Posted by Dina on .
If 2^n>n^2 and n>5, then 2^n+1>(n+1)^2
Proof: Assuming that 2^n>n^2 then I can say that 2*2^2>2*n^2 = 2^n+1>2n^2
If I can show that 2n^2>(n+1)^2 then I will be done by transitivity. So 2n^2>(n+1)^2? then 2n^2>n^2+2n+1? then n^2>2n+1, hence n^22n1>0, and if I add 2 then n^22n+1>2... after this I do not know what to do. If you can see that I did something wrong somewhere along the proof please let me know.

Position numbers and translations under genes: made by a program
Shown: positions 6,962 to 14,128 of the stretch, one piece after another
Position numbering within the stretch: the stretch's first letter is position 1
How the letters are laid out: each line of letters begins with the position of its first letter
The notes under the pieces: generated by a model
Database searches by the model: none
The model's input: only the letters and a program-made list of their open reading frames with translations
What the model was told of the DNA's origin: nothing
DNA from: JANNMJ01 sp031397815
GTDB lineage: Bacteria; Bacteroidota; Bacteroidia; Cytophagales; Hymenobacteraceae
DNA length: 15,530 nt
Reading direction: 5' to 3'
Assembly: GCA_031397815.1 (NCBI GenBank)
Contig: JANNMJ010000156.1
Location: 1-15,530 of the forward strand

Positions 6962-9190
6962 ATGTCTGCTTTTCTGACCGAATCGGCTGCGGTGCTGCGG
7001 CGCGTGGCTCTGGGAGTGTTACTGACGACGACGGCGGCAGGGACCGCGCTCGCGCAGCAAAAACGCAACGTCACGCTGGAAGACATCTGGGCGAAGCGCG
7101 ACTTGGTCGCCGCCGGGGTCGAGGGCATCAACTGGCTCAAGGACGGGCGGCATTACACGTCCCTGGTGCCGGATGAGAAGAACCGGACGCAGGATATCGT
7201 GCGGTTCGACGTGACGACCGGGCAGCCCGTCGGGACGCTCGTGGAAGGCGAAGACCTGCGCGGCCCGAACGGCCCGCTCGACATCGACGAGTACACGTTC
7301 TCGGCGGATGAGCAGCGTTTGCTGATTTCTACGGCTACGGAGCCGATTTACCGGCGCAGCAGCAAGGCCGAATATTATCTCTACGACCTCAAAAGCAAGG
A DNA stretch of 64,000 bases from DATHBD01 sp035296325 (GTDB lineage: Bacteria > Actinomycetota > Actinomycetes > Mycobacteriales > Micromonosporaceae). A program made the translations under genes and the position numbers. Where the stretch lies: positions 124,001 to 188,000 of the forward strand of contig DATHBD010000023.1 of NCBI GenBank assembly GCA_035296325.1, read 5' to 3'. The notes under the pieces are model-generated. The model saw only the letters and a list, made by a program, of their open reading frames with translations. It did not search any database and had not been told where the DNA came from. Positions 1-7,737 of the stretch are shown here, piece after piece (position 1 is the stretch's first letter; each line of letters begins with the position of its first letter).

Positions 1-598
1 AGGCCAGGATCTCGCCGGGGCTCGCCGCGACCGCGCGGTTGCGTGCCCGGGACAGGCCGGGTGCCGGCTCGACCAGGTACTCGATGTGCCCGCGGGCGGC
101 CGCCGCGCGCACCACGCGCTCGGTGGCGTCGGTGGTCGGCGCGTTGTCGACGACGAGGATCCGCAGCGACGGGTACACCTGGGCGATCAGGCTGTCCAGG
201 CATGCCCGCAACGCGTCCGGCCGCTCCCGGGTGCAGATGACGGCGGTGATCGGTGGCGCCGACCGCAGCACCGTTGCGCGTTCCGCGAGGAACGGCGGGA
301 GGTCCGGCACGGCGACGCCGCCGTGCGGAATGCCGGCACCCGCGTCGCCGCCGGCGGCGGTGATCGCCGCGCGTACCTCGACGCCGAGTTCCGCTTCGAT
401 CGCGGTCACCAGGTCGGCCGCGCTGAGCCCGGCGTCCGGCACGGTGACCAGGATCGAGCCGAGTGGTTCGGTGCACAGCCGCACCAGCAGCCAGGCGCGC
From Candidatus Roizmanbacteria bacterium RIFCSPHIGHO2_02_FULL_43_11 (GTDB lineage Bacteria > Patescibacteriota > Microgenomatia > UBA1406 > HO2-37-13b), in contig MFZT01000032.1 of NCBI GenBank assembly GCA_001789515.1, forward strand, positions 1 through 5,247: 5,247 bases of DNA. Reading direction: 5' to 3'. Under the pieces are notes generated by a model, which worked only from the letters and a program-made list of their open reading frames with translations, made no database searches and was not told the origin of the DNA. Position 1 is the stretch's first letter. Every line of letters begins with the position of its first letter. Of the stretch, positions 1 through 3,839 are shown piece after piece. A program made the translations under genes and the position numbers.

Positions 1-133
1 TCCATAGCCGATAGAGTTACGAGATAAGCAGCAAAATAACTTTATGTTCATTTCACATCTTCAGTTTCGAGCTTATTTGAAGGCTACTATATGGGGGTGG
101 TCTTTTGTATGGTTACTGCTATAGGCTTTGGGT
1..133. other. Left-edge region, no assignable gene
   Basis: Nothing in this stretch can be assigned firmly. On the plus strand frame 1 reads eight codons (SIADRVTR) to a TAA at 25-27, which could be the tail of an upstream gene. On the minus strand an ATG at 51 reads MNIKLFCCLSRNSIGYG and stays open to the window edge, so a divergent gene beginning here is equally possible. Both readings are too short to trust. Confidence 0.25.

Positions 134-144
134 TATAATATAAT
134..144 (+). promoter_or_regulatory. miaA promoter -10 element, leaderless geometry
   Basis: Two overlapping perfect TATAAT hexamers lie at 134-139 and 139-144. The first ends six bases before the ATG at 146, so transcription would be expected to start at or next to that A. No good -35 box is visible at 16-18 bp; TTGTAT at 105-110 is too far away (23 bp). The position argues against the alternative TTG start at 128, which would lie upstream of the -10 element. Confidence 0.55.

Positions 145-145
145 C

Abstract Algebra 
bobpursley,
Proof: Assuming that 2^n>n^2 then I can say that 2*2^n>2*n^2 = 2^n+1>2n^2
yes, correct
If I can show that 2n^2>(n+1)^2 then I will be done by transitivity.
So 2n^2>(n+1)^2?
then 2n^2>n^2+2n+1?
then n^2>2n+1, now, n>5, so n= 5+m, where m is any positive integer.
n^2 >2n+1
(5+m)^2>2(5+m)+1
25+2m + m^2>10+2m+1
m^2>14, and since m is any postive integer, it is proved.